Reform Scotland News: 22 June 2011


All newspaper references refer to Scottish editions. Where there is a link to a newspaper’s website, the relevant page reference is highlighted and underlined.


In addition to the newspaper stories outlined below, further news coverage can be found online at BBC News Scotland, STV News and Sky News.



Sectarianism: Football supporters could reportedly be jailed for singing God Save the Queen or Flower of Scotland under the SNP’s new law to crack down on sectarianism.  Making the sign of the cross or singing Rule Britannia could also be regarded as an offence under certain circumstances once the legislation comes into force for the next football season. Community safety minister Roseanna Cunningham yesterday said that such songs and gestures could be regarded as offensive acts in certain circumstances when she was questioned about the SNP’s anti-sectarian bill being fast-tracked through parliament. (Scotsman page 1, Herald page 6, Scottish Daily Mail page 1, Daily Express page 1, Scottish Sun page 1, Times page 7, Daily Telegraph page 11)


David Cameron: David Cameron has warned that the SNP government will not do “the right thing by the people of Scotland” because it is too consumed by an independence referendum on a day when his own commitment to a respect agenda was questioned. The comments at one of his regular briefings to journalists represented the first serious attack by the Prime Minister on the Nationalists since he launched his “respect agenda” with Scotland after taking office last year. (Scotsman page 1, Herald page 1, Times page 7, Courier page 8)


Alex Salmond: Alex Salmond’s SNP won last month’s election because of “competence not the constitution”, a major academic study of the election campaign has concluded. The Scottish Election Study interviewed voters before and after the 5 May election to analyse their thoughts as they went to the polls. It showed how Scots were mostly unmoved by opposition claims that an SNP victory would trigger moves towards independence. Instead, large numbers of Labour, Liberal Democrat and Conservative-minded supporters put the constitution to one side and supported Mr Salmond’s re-election on the basis he had run a competent administration in the four years previously. (Scotsman page 14-15)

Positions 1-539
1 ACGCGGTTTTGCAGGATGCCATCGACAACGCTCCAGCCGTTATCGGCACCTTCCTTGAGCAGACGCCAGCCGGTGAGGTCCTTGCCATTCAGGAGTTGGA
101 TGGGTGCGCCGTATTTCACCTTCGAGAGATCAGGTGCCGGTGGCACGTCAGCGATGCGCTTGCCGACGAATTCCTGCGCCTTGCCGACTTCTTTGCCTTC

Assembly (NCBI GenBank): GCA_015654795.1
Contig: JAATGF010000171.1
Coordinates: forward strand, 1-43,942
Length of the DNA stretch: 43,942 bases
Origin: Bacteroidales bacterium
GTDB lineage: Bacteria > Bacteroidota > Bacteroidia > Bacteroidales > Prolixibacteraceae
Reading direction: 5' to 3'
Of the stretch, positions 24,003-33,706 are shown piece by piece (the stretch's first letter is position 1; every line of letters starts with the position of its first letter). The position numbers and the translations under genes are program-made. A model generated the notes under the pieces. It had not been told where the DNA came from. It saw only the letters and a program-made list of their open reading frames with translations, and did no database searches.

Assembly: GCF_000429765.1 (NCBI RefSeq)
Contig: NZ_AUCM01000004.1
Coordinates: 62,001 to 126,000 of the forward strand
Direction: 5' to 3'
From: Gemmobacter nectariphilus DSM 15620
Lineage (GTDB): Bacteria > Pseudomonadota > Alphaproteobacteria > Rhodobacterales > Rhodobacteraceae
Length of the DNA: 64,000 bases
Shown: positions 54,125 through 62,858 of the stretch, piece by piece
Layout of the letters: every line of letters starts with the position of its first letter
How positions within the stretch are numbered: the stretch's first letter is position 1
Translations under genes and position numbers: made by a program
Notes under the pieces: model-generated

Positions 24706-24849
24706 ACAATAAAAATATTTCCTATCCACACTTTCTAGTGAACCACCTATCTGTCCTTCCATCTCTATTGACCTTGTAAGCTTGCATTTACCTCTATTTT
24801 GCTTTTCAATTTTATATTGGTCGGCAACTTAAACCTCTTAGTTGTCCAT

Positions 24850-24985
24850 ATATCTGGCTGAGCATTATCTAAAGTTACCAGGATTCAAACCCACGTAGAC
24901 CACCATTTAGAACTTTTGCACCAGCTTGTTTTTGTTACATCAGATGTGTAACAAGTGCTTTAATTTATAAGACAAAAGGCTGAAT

Housing: More than four in five Scottish homes bought since 2006 are now worth less than their purchase price, fuelling fears over negative equity. House-price falls over the past three years have decimated property values in some parts of Scotland, with many homeowners facing difficulties selling their homes or securing a competitive mortgage.  Of more than 374,000 homes bought in Scotland since 2006, 306,000 are now worth less than the owner paid for them, according to research by property website Zoopla. (Scotsman page 1)



Single Police Force: The creation of a single national police force in Scotland has failed to win support in a Scottish Government consultation.  Less than 10 per cent of respondents backed the move aimed at streamlining the current structure of eight forces in an effort to save money and overhaul the way policing is delivered. The Scottish Police Federation has already voted against the national force at its annual conference earlier this year.  (Scotsman page 13, Scottish Daily Mail page 4, Herald page 6, Courier page 1, Daily Telegraph page 5)


Rape Charges: Almost two-thirds of rape charges brought before Scottish courts for trial did not result in a conviction, new Crown Office figures have revealed. Anti-rape campaigners have warned that many victims feel “very let down” by the justice system after statistics showed that conviction rates fell in 2008-9. The Crown Office said 62 per cent of charges indicted for trial did not lead to conviction, while 32 per cent did – the remaining 6 per cent of cases had not been concluded.  The figures represent a fall from 36 per cent the previous year, 2007-8, representing 19 less convictions. (Scotsman page 16, Times page 7, Daily Telegraph page 10)


Sex Trafficking: Four people have appeared in court to face one of the first prosecutions in Scotland under new sex trafficking legislation. Stephen Craig, Malcolm McNeil, Gordon Dryburgh and Sarah Beukan are all accused of moving women and men around the UK for prostitution. The four, deny moving 14 men and women to various addresses for sex, between January 2009 and September 2010.  (Scotsman page 13)



Rail Link: Scotland’s two biggest cities have thrown their weight behind a bid to see the £32 billion high-speed rail link extended north of the Border. Edinburgh and Glasgow city council leaders yesterday warned failure to extend the route to Scotland would damage the cities’ economic futures, during a summit in Edinburgh at which Scottish transport minister Keith Brown argued the case for such a move was now “robust and clear”. The first section of the track from London to Birmingham is due to be completed in 2026, while a second section to Manchester, Leeds and possibly further north could be finished around 2032-33.  (Scotsman page 17)



Drug Side-Effects: Around 60,000 patients in Scotland are prescribed drugs that have a high risk of side-effects, a study shows. Researchers in Dundee found that many doctors were giving patients treatments which could increase their chances of suffering a reaction due to their age, other health problems or the number of medications they were already taking. The experts, writing in the British Medical Journal, said in some cases GPs would have good reasons to give high-risk drugs, due to the need to treat illnesses or a lack of other options. But they said wide differences between practices across Scotland meant there was scope to tackle variations in prescribing patterns and make it safer. (Scotsman page 1, Scottish Daily Mail page 21, Herald page 5, Times page 19, Courier page 6)